Utilizing Our Harvested Venison
One of the privileges of being involved in a hunting operation is that we get the opportunity to utilize our locally harvested venison across a broad spectrum of species. Experimentation has become the order of the day as we push the concept of nose to tail utilization.
It goes without saying that venison is some of the healthiest red meat available, being grass/bush fed, free-range, hormone-free and completely organic. South African research has shown that venison is a healthy alternative for red meat lovers having a healthy omega 6; omega 3 ratio, low-fat content and a high ratio of polyunsaturated fatty acids, being double the recommended ratio.
Of course one of the challenges we have faced has been educating ourselves on how to prepare game meat, as the characteristics are different to beef and less cooking time generally required. We have developed a number of recipes, which enhance the flavour of the meat on both the braai and in the oven. Springbuck, in particular, has proven to be one of our favourites with utilization using one hundred percent of its carcass in high-end dishes. We have perfected Springbuck on a spit braai, use the backstrap rack and deboned hind quarter on the open coals, the ribs make for a tasty starter – then oven favourites include goulash from the neck, oven roasts from the hindquarters, double-baked shoulder roasts and of course the slow-roasted shanks are always well received.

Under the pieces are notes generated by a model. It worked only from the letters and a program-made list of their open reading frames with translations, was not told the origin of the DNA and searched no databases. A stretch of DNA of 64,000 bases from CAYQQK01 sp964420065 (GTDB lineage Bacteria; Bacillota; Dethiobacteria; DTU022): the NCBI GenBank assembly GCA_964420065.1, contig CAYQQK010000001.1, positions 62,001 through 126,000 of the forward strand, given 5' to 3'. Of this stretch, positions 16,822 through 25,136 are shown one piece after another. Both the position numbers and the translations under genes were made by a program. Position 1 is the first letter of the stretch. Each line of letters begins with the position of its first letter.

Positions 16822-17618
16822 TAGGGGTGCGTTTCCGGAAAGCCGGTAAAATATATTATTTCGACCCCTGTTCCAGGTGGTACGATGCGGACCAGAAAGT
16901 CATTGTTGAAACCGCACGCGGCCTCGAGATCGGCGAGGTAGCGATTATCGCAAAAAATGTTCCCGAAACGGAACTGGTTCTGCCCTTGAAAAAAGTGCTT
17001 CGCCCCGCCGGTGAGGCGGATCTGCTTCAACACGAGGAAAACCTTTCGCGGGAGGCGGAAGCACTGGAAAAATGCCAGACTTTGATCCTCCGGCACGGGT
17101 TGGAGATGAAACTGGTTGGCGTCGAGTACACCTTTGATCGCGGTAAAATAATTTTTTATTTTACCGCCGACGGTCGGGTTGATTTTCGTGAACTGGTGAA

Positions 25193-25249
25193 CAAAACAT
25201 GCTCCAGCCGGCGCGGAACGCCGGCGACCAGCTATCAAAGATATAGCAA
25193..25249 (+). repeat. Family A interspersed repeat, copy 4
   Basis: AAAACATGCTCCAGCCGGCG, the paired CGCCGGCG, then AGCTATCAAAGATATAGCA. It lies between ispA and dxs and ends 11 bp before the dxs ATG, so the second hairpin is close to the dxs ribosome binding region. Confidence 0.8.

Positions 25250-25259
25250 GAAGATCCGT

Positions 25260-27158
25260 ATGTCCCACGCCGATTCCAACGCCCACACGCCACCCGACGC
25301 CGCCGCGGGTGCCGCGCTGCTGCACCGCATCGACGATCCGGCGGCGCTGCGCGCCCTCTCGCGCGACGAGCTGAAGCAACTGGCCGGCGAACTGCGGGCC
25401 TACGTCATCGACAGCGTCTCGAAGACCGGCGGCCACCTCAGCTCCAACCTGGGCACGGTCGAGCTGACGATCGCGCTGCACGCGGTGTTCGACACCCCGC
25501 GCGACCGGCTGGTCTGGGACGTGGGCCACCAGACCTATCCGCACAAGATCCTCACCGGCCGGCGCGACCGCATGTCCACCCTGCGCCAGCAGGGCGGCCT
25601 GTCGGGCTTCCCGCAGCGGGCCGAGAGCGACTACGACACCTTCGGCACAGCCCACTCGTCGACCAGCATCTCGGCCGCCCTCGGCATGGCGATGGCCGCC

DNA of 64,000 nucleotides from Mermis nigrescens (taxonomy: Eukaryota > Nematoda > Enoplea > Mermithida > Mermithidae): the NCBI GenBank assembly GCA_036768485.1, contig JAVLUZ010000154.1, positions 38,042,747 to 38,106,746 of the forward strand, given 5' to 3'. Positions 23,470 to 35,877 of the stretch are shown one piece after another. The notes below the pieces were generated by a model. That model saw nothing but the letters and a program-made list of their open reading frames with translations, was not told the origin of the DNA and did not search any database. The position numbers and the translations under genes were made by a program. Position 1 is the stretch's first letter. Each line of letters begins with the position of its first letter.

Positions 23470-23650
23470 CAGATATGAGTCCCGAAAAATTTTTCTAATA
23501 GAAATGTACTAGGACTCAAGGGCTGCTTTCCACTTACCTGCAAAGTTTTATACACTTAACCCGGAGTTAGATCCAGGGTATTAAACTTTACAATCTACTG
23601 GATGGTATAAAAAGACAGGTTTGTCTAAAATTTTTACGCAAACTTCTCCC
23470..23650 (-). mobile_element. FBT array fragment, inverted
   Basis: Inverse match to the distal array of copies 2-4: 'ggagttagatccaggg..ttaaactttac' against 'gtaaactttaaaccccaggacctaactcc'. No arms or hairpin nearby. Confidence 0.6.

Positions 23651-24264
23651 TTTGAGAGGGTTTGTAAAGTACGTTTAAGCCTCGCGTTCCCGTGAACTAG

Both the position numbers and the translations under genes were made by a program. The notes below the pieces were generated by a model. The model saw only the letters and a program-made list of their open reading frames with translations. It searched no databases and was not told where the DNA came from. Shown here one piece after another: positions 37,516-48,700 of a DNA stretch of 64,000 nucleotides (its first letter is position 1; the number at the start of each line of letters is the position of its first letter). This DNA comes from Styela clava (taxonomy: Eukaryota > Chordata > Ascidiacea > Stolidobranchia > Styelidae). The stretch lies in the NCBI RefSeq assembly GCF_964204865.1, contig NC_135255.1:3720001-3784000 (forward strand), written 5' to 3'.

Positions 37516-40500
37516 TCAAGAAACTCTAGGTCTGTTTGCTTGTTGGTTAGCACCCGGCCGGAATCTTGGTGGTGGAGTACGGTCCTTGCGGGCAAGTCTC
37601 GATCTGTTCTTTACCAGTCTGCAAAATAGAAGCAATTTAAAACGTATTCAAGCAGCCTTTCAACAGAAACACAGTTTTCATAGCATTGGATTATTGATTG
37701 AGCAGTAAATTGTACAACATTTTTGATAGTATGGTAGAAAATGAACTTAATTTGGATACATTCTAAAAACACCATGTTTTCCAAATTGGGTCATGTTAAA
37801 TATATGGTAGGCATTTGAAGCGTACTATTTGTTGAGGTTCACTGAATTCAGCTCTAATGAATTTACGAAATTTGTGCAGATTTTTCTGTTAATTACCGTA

Traditionally venison has always been associated with an old South African style – namely biltong. Considered as a very strong bargaining chip, biltong has been known as one of the strongest forms of currency in local communities and is well used to return favours, get a job done quicker or just simply to buy friendship!!
After all this writing about the various uses of our venison, I think I am going to go and see what I’ve got hanging in the cold room.